Sister Jane Mary Sorosiak shows part of her mural. Some of her art is for sale at All Good Things shop at Sylvania’s Lourdes College.
Sister Jane Mary Sorosiak is in the middle -- quite literally -- of one of her large ceramic mosaics.
The energetic nun strides across a paper sketch of the 15-by-18-foot artwork on the floor of Alverno Studio, on the grounds of the Sisters of St. Francis campus in Sylvania, pointing out details of the mosaic about Jesus feeding the 5,000. When finished this fall, the mosaic will grace an arched wall of a dining hall being built at Lourdes College in Sylvania.
"I always do big things. I don't like to do little things," she said.
Wearing an artist's smock over her brown and beige nun's habit, she patiently explains the intricate process of creating her famous mosaics.
She starts with a small design in watercolor, then blows it up to full size. The clay is cut into hundreds of pieces, each numbered, then painted with up to eight layers of glaze. The pieces are heated at a low temperature, then glazed again and reheated at 2,300 degrees. The finished pieces are then put in place by workmen under her watchful eye.
It takes teamwork to construct one of her mosaics, which are displayed at churches, Catholic hospitals, and other religious venues from New York to California. Many are in the Toledo area, including Lourdes College, Resurrection Cemetery, Olivet Lutheran Church, and St. Elias Antiochian Orthodox Church.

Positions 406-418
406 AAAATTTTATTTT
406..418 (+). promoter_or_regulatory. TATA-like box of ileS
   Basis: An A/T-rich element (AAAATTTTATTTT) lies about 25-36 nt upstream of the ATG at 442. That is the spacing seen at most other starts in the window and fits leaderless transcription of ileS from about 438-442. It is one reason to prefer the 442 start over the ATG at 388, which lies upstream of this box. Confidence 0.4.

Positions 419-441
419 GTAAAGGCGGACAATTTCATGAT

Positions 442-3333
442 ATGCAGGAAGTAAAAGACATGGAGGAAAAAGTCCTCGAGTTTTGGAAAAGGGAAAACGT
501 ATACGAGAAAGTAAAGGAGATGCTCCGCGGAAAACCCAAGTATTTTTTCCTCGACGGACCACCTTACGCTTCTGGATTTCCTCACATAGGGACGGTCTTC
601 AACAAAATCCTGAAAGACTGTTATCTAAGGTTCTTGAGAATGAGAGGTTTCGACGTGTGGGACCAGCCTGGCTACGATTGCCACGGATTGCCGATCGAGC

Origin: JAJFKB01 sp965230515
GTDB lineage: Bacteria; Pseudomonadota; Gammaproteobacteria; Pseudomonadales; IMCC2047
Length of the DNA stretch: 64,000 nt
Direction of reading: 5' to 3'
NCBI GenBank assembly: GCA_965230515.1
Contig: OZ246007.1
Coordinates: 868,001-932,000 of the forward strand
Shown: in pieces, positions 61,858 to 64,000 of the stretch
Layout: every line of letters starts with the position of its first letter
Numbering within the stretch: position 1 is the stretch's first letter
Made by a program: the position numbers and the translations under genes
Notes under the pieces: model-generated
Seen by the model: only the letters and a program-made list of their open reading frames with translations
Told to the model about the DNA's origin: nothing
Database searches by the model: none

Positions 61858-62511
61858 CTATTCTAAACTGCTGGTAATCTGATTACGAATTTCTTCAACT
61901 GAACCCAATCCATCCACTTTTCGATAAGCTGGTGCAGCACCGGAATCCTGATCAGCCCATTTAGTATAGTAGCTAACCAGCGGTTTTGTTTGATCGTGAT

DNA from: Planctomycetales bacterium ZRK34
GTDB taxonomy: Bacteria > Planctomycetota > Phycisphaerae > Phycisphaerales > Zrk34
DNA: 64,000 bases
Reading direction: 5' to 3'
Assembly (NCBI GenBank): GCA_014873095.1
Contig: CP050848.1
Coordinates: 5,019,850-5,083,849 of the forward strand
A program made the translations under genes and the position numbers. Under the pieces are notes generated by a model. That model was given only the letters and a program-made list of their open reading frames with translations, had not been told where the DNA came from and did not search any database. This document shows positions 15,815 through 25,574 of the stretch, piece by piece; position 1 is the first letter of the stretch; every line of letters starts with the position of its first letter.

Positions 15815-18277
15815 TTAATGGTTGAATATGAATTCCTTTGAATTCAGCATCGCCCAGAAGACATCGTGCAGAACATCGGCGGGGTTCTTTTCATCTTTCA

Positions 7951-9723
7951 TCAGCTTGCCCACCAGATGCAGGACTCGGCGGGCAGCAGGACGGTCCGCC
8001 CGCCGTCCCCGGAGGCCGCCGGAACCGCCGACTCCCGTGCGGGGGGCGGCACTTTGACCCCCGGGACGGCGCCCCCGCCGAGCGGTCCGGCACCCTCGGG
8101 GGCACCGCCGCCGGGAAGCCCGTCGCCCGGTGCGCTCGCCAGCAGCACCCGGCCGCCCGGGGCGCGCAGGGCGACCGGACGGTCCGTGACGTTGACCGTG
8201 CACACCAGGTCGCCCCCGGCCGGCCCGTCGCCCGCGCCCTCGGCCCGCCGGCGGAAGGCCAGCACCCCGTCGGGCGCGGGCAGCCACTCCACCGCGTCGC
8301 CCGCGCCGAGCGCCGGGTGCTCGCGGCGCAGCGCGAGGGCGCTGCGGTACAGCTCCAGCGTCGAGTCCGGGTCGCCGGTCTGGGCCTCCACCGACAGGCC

Now fans of her art can take some of her creations home. The Sisters of St. Francis have opened a store on campus called All Good Things, selling original artwork, prints, cards, jewelry, prayer pillows, and the nuns' line of "Holy Aromas" soaps, lotions, and oils. Proceeds benefit mission projects and other works.
The shop, opened in a converted mail room at the convent, displays smaller ceramic artworks of crosses, frogs, and other designs made from molds of Sister Jane Mary's work.
With wall-sized mosaics taking months and teams of people to create, their costs are high and the art is usually commissioned by institutions. Sister Margaret Hall of the Sylvania Franciscans, who works beside Sister Jane Mary in the studio, came up with the idea of using molds to make the artworks available and affordable to the average person.
Even so, each ceramic piece is hand-glazed with multiple layers, making each one unique, Sister Rosamund Jasinski said.
The Holy Aromas line was started by Sister Karen Zielinski, who uses pure and natural ingredients such as lavender and vanilla in her recipes.
The Holy Aromas line of soaps, lotion, washes, and oils uses pure and natural ingredients.
She has been learning, through trial and error, how to mix and blend ingredients since beginning Holy Aromas six years ago. She has a passion for her products, aiming to create scents that meet her high standards and her keen sense of smell. The result is a line that is "pure and gentle for the person and for the environment. It's very much in line with our spirituality and our philosophy," she said.
All Good Things is open 9 a.m. to 5 p.m. Monday to Friday and 10 a.m. to 2 p.m. on Saturday at the Sylvania Franciscan nuns' campus, 6832 Convent Blvd. Information is available by calling 419-824-3749 or online at allgoodthingsosf.org.
Contact David Yonke at: email@example.com or 419-724-6154.